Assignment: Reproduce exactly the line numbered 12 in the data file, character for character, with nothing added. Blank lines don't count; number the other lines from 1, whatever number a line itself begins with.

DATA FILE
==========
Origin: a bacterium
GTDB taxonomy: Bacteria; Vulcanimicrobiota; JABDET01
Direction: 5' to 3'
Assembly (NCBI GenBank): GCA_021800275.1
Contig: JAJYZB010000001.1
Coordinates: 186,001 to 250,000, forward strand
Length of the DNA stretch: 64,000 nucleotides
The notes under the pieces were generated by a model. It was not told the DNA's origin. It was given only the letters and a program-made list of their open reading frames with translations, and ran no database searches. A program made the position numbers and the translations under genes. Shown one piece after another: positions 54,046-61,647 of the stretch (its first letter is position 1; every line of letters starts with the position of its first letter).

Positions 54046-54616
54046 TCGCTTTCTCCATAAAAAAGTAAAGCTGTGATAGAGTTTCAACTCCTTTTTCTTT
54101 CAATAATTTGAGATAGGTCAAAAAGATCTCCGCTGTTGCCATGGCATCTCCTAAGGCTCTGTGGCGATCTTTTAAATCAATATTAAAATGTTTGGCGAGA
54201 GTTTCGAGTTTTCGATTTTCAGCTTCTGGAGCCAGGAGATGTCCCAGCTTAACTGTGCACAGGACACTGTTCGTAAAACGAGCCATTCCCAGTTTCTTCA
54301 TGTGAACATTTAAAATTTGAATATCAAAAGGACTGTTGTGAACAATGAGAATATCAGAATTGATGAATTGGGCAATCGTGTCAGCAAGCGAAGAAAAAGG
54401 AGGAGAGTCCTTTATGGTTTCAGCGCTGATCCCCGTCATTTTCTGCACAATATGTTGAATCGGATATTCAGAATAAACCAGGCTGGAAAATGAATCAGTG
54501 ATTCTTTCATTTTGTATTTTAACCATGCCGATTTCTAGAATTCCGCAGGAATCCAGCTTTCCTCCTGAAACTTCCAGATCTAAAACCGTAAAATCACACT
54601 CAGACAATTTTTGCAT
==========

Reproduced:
54201 GTTTCGAGTTTTCGATTTTCAGCTTCTGGAGCCAGGAGATGTCCCAGCTTAACTGTGCACAGGACACTGTTCGTAAAACGAGCCATTCCCAGTTTCTTCA